Fore, right! The Downhill Lie: A Hacker’s Return to A Ruinous Sport, by Carl Hiaasen

(Note:  In honor of the start of spring–a cruel annual hoax here in the state of Michigan–and the upcoming golf season, I’m reposting a review written for the now-defunct earlier version of this blog.)

Carl Hiaasen is usually a pretty funny guy. It’s hard to sustain humor at book length, but through a number of novels about South Florida, Hiaasen has shown a knack for capturing the fetid sleaziness and weird code of individuality that seems to characterize the area. I first listened to one of his novels—I think it was Skin Tight—maybe ten years ago. I liked it, and in subsequent fictional efforts Hiaasen has displayed the kind of satiric wit that, if not exactly subtle, still crackles with the triumph of the rare sane members of the human community over the world’s (in a South Florida microcosm), ahem, assholes. Hey, The Colbert Report isn’t subtle either, but its producers understand that in a world of phantom WMDs, political mendacity (yes, Big Daddy, it has soaked into humanity deeper than ever), and financial scams that have initiated the great economic meltdown (and, who knows, maybe The Rapture—now there’s something I’d really like to see; I’m not a believer, but, you know, maybe we can just create it, like a Cecil B. DeMille shoot gone horribly wrong—people running aflame off into the arms of Sarah Palin in the Last Frontier), truthiness is hilarious.

But . . .

In Hiaasen’s latest audiobook, The Downhill Lie: A Hacker’s Return to a Ruinous Sport (2008, Random House), I have to say, in the words of W.S. Gilbert (a guy who really did know funny when he saw it) referring to William Shakespeare, “I don’t find him rollicking.”  Gilbert might not have said that precisely, but it’s close.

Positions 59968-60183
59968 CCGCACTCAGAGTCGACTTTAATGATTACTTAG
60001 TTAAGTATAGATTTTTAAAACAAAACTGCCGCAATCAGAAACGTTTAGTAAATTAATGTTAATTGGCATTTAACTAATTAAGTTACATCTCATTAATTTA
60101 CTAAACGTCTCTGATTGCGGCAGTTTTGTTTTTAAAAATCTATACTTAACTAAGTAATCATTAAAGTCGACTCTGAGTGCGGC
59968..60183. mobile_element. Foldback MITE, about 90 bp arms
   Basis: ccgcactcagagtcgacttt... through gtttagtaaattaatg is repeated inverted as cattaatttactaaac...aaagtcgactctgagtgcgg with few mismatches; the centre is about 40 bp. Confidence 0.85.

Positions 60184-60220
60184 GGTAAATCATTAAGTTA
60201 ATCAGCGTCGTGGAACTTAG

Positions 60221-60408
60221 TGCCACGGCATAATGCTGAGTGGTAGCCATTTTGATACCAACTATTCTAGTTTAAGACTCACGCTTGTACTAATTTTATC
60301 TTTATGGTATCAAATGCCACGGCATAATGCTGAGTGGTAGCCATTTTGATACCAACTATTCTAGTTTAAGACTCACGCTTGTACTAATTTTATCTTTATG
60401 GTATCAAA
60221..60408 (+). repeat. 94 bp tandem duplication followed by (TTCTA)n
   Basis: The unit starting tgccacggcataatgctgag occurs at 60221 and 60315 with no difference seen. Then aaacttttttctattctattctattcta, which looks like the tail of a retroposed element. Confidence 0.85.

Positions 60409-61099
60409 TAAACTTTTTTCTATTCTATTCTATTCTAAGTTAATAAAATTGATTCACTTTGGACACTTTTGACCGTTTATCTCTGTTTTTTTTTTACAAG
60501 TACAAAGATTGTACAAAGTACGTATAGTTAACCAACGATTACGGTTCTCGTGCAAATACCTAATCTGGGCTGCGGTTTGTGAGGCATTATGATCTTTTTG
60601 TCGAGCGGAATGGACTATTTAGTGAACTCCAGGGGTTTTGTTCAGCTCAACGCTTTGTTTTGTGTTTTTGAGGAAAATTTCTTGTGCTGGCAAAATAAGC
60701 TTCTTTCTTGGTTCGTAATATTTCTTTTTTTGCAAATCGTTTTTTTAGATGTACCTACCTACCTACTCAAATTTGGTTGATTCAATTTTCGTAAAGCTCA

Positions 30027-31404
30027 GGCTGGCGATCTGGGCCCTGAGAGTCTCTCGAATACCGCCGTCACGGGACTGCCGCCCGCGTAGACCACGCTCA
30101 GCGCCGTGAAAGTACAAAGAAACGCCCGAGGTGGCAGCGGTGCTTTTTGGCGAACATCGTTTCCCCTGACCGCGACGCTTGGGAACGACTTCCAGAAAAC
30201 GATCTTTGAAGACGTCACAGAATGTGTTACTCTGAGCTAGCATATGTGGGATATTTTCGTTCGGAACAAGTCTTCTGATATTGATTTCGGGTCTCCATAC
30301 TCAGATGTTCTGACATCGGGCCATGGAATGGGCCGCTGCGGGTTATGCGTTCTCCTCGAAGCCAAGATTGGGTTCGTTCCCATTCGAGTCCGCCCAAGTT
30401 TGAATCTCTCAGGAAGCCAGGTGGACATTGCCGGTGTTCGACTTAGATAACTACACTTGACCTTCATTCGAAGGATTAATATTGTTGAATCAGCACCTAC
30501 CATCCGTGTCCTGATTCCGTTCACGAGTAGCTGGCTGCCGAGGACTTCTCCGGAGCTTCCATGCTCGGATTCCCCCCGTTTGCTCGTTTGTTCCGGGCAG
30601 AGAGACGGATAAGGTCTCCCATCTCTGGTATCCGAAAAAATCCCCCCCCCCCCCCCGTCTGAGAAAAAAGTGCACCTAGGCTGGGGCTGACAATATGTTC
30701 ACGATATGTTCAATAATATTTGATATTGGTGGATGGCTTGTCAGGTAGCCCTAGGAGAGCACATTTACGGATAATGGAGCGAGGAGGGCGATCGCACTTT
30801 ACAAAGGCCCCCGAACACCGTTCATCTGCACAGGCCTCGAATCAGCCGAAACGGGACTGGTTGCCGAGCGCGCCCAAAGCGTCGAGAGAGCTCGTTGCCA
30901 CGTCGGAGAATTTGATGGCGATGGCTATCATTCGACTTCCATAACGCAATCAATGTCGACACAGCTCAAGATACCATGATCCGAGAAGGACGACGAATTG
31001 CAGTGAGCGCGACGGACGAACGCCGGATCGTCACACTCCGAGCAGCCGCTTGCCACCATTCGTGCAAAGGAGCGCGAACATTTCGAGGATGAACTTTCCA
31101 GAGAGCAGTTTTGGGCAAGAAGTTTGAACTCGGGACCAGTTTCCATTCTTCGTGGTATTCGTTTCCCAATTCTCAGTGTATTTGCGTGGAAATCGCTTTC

The book tells the story of Hiaasen’s return to the sport of golf after a 30-year-or-so layoff. Since he wasn’t much of a golfer in his earlier incarnation, the concept is funny enough in itself if you happen to be a golfer. And that’s pretty much the disclaiming refrain for this book. It has its moments, but only if you happen to be a golfer, or, even better, a hack golfer, which most committed golfers are. I am a golfer, and I can relate to some of the fun stuff in Hiaasen’s book.  Like Hiaasen, I, too, once let a golf cart get away from me so that it rolled into (in my case) a river. One of my golf companions still regales me with this charming anecdote, and probably will continue to do so until I one day bury my gap wedge into the back of his skull.

Where was I?  Oh, yeah, “If you’re a golfer.” Unfortunately, if you’re not a golfer or reformed golfer, there’s not much in this book for you. I mean, Hiaasen tries admirably to turn The Downhill Lie into a sort of father-son bonding-fest that might appeal to the more sentimental listener, and the psychic incompatibility of being a writer and a golfer is handled pretty well (hint: it’s all about performance anxiety, which Hiaasen has a nearly debilitating case of, at least on the course). However, although your average golfer is certainly delusional, the grudging “Nice shot” to a competitor is about as sentimental as you’re likely to get from him or her.

Speaking of your average golfer, Hiaasen succeeds in articulating the game’s frustrating—more like infuriating—fickleness.  All glory is fleeting, indeed, but does it have to flee from one shot to the next? One moment the planets align and a career five-iron shot drops the ball two feet from the pin 180 yards from where you are posing like a hood ornament. On the very next full shot, your divot travels farther than the ball.  No kidding. This has happened to me, more than I care to recall. On the other hand, given the inherent comedy in golf, The Downhill Lie isn’t all that funny. Even with a supporting cast that includes golf analyst David Feherty and sportswriter Mike Lupika, the book never really engages the listener.

Part of the book’s problem could be the narration, which is done by Hiaasen himself. I guess I’ve heard a couple of books for which the authors have successfully recited their own prose, but I can’t think of one at the moment. Usually it seems to me to be a bad idea. Hiaasen sounds like he’s doing no more than just reading it out loud—no cadence or rhythm, no real feel for the material, which makes no sense, of course because he should know the material better than anyone.  Yet, there it is.

If I were scoring this book like a round of golf against a par of, oh, 72, on a relatively simple course—say with a slope of 126 or so—and with Hiaasen’s handicap of 18 or thereabouts, I’d give it about a 97.

 

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